The magic of the library. What a sucker I am for beautiful web exhibits like this one on the 25 most beautiful college libraries in the world. College libraries have been havens for me since my undergrad days when I spent long hours in the sunny, tiny reading room of my residential college. If you asked me about my religion, I’d have to say it’s practiced in cathedrals like this one in Baltimore:

If this were a glossy coffee table book (with more than 25 libraries, obvs), I’d buy it in a second. Author/photographers, please get on that, would you? One from Coimbra, Portugal:

My partner and I used to snicker a bit when, while traveling, our friends would demand that we make obligatory stops in historic cathedrals or Shaker meeting houses or ancient temples — almost to the exclusion of all kinds of other obligatory tourist destinations. Having grown up mostly sans conventional religion, religious sites have less meaning to me except insofar as they allow me to imagine how nice it would be to enjoy faith and communal gathering. As much as I love seeing those spaces, I don’t experience the same wave of utter trust as when I walk into a beautiful library.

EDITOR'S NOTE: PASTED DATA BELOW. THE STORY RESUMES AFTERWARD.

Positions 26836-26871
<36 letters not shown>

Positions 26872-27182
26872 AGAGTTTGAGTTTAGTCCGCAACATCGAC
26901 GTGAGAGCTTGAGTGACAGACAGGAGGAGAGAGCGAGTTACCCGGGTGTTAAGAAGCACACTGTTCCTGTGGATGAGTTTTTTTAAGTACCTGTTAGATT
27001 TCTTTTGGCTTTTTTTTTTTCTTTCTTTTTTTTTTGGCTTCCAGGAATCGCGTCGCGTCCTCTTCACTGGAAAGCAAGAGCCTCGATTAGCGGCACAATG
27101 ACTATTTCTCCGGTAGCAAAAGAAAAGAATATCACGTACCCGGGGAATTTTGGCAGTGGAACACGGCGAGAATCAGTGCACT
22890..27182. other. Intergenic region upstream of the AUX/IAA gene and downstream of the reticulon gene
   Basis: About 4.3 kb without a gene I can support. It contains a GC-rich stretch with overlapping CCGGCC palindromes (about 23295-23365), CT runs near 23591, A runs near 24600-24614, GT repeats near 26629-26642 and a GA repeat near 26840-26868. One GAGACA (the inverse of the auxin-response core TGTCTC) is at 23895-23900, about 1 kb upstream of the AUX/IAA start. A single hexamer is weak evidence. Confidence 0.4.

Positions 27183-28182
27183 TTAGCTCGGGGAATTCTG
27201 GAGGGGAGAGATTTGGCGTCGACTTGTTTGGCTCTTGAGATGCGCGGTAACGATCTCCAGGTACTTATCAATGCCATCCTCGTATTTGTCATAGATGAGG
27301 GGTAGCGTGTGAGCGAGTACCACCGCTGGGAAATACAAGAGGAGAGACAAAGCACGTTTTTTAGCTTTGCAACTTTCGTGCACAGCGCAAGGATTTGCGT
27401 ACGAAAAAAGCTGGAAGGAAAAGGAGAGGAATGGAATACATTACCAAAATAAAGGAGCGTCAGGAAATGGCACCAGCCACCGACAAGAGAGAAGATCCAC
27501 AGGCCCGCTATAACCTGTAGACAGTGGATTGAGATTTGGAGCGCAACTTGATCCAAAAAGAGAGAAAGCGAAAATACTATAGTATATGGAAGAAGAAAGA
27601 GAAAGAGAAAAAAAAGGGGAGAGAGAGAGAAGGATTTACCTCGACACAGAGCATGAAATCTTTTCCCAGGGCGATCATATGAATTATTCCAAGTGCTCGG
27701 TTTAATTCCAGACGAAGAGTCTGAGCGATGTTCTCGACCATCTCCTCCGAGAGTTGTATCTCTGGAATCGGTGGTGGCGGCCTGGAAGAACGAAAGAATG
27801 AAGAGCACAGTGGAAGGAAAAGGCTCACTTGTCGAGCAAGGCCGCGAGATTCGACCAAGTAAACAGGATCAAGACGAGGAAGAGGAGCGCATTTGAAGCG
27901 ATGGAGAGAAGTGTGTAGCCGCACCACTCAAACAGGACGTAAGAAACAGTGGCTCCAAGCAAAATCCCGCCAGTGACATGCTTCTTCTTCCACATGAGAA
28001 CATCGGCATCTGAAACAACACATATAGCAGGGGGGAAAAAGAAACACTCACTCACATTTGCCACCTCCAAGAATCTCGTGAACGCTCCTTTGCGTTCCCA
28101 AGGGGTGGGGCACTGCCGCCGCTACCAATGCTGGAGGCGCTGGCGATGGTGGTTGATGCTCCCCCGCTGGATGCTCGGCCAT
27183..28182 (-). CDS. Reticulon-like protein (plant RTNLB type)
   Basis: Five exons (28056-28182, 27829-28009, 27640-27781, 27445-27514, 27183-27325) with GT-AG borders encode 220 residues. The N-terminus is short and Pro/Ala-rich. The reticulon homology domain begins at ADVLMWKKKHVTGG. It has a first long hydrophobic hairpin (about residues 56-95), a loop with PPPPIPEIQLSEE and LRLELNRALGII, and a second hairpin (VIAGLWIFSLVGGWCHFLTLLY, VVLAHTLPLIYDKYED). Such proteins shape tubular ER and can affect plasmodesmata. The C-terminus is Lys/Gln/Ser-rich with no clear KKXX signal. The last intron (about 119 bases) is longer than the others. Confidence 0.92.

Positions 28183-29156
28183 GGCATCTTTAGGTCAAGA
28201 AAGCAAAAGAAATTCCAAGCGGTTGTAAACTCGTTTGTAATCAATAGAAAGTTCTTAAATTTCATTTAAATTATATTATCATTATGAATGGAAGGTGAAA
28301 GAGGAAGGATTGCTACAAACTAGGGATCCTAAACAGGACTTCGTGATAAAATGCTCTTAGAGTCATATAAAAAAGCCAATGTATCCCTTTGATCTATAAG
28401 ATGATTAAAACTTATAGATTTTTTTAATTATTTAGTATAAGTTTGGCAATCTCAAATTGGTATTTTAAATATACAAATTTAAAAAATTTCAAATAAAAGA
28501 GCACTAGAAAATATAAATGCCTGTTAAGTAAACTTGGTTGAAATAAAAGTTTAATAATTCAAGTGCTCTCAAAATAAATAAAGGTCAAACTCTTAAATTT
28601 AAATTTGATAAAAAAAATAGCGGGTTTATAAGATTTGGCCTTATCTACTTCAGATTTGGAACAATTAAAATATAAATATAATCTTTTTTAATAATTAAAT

My faith, you see, has been practiced in different cathedrals, such that I have made it my life’s work to be close to college libraries on a regular basis. And when we travel, we visit as many beautiful libraries as we can; I’ll never forget one I visited in Mexico. Who wouldn’t want to worship knowledge and human achievement in such spaces, like this one at Yale?

So yeah, I spit bile and fire on a regular basis when universities lose their minds, which is often. Sometimes I sink into impossible depressions about what feels like the increasing limitations on professors’ ability to educate. Walking into these spaces serves an important purpose of the renewal of faith.

When I was a kid one of the many books I read, re-read, and nearly memorized was E. L. Konisburg’s From the Mixed-Up Files of Mrs. Basil E. Frankweiler, a children’s book that appealed on many levels (the siblings run away from home; the book offers nearly a how-to on running away, such that it almost eliminates your desires to do so; they hide out in the Metropolitan Museum; they ultimately scour through Mrs. Frankweiler’s crazy filing system).

As much as I loved it, my own dreams were haunted by the possibility of sleeping in the library, pulling one book after another off the shelf all night for total indulgence.

I no longer have those dreams, perhaps because so many libraries now feature such singularly uncomfortable furniture.

But then I look at images like those above and imagine the wonders I could find on those shelves. And my faith is renewed.